明るい

Winter palm and white camellia cover Tokyo residence

palm_camellia_koenji
生い茂ったサザンカと背の高いシュロのヤシが明るい冬の風景を作っています。高円寺で。

I love this winter scene of rampant white camellia and tall native palms, with plenty of dead fronds still attached to the crown. The wild landscape makes the house cozy and bright in the cold weather.

Vote Tanuki Party, for next leader of Japan

vote_for_tanuki_--------

タヌキ党に一票を!鎖国より、愛を。核燃料棒より金玉を。みんなの明るい未来。

More love, less isolation. Golden balls, not nuclear rods. A better future for everyone.

Daffodils are very cheerful. Changing out the ceramic flowerpots.

ラッパスイセンはとても明るいです。陶芸の植木鉢の花を変えました。

It was nice to re-pot my favorite hand-made ceramics with fresh flowers. I love daffodils for being so cheerful, with a high contrast between fresh green leaves and yellow buds.

Giving this pine tree a little off the top. Skilled pruning creates a living shape.

松の剪定するとき、たくさんの小さな松葉が落ちてたまります。明るいの冬の日、茶色の芝生の上に、松葉が積み重なりました。熟練した作業と道具がぴったりに生きているかたちを創造します。剪定するところを見て、できばえがさらに素敵に見えました。

I love how these traditional Japanese pines in Shinjuku Gyoen are so meticulously pruned. On this clear winter day, I love how you can see the pine needles accumulating against the brown lawn. Three ladders, red traffic safety cones, helmets, and no doubt some great pruning shears.

Before and after views of pruned flower bed

花壇の剪定の前と後の写真。この庭はビルの管理人と退職した夫婦が世話をしています。上の写真は、10月で、葉と花が多いです。11月は、隣の壁が見えます。剪定の後で、もっと明るくなりました。冬も毎月、花が咲いています。

I like this before and after photo set. It shows an apartment building green space that sits between the ten story building and its two story neighbors, homes and a plumbing supply business. It borders a small street that is mostly pedestrian.

The garden has a mix of flowering vines, bushes, bulbs, and a row of pine trees that were probably planted 35 or 40 years ago. The utility pole support is borrowed infrastructure for training a vine upwards.

The photo above was taken October 24, 2011, and the one below November 23, 2011. Above you can see all the fullness of summer: lush foliage, pink and red flowers at every height level, a blurring of the boundary with the neighbor’s garden.

A month later, the 3 story tree has been heavily pruned, which lets light in during the cold months. All the plants have been cut back, and you can see the wall separating the properties.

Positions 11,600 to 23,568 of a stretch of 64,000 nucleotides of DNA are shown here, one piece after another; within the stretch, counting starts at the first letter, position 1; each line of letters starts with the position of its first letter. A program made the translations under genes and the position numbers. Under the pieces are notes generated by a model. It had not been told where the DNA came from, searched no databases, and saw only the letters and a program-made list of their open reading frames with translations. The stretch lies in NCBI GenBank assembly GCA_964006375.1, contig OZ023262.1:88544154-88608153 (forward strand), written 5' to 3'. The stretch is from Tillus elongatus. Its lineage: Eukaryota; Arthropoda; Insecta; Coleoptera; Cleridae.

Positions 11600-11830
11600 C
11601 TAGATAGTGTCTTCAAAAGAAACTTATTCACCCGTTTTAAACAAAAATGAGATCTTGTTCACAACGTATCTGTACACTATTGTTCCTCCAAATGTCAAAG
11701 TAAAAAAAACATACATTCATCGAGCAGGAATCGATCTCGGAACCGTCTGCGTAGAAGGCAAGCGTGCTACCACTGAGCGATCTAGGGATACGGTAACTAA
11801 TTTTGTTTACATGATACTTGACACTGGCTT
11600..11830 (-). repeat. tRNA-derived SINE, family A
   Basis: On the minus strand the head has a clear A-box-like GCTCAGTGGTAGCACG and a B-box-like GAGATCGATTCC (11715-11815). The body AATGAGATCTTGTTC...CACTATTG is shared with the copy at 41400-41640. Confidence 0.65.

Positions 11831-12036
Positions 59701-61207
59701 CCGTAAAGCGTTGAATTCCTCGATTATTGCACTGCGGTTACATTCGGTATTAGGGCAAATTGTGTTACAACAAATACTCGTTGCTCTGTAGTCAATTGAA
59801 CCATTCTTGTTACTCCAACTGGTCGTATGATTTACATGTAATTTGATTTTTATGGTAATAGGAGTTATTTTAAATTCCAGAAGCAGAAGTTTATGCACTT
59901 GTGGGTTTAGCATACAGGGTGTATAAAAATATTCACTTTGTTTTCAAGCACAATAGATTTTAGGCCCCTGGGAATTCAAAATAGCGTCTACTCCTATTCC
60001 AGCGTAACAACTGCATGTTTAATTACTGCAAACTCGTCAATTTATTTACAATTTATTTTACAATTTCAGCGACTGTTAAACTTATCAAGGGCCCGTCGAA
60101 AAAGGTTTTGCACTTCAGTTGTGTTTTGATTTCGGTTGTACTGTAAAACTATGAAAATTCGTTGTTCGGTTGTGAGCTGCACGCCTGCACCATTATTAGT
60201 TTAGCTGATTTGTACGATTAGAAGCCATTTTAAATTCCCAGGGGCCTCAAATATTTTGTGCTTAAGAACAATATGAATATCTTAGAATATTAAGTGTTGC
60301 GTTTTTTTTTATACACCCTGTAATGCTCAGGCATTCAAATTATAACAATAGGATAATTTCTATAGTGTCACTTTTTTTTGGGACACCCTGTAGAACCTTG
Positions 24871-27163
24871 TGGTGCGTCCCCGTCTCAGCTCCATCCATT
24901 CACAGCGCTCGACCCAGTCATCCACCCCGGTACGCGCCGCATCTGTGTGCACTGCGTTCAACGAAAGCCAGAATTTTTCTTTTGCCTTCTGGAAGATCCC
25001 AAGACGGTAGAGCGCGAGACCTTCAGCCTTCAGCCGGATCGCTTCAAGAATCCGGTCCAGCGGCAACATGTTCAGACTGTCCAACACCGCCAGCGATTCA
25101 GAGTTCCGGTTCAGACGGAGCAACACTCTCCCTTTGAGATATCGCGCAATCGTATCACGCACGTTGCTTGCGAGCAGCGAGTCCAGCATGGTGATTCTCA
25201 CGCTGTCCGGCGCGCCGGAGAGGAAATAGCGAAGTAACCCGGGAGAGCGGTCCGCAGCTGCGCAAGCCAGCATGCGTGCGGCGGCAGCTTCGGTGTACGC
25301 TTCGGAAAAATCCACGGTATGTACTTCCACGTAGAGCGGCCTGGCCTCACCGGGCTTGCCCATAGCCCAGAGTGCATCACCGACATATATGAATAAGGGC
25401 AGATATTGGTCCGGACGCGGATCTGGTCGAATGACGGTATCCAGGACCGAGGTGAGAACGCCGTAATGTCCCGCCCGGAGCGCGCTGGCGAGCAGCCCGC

The maintenance is a mix of semi-professional gardeners hired by the apartment building and a retired couple living in the garden apartment. Although far more restrained in winter, the garden continues to bloom in every month, no doubt because of their efforts.

Red spider lilies blooming on pedestrian path signal turn of season

毎年9月にヒガンバナが咲きます。葉がありませんが、この明るい花はきれいです。駅の途中、緑道で季節を感じることができます。

I love these bright red spider lilies, called higanbana in Japanese. They bloom in September with tall stalks, bright flowers, and no leaves. They come back each year along this pedestrian path, and the flower lasts only a week or so. Last year, too, I saw them everywhere in Tokyo. I like how they mark the turn of season.

Summer, fall, winter, spring all in one day in January

一月は春夏秋冬が一度に見れる。これは友達の横浜のゲリラ・ガーデンです。咲いている水仙、大きな里芋の葉、 紅葉、明るいの冬空。

My friends John and Ruth McCreery sent me these wonderful photos of their guerrilla garden in Yokohama. The McCreery’s adopted a neglected patch of land between the road and the parking lot of their large residential complex. I like how they captured the odd feeling at New Year’s in the Tokyo region when you see plants typical of all four seasons all thriving. Plants that I recognize include large leafed taro, red maple leaves, and  blooming daffodils.

Maybe nothing is more typically winter in Japan than the presence of all the other seasons!

Update: Later I received an email from Ruth explaining how the taro plant arrive in the garden unexpectedly:

To me, the taro plant is hysterical.
People dump unwanted plants (and other things) in our guerrilla garden. The taro is one. It landed near the compost heap, and thrived. Soon it was crowding out the Japanese iris, but it was so vigorous that we hated to axe it. Transplanting a fairly large plant can be tricky, so we waited until last February, when it was seriously cold, dug a big hole, filled it with the compost it loved, and moved it over there. We then watched anxiously, wondering if it would accept the move, if the wind in the new spot might discourage it–or blow it over–or if it would continue to grow.
It’s about doubled since then!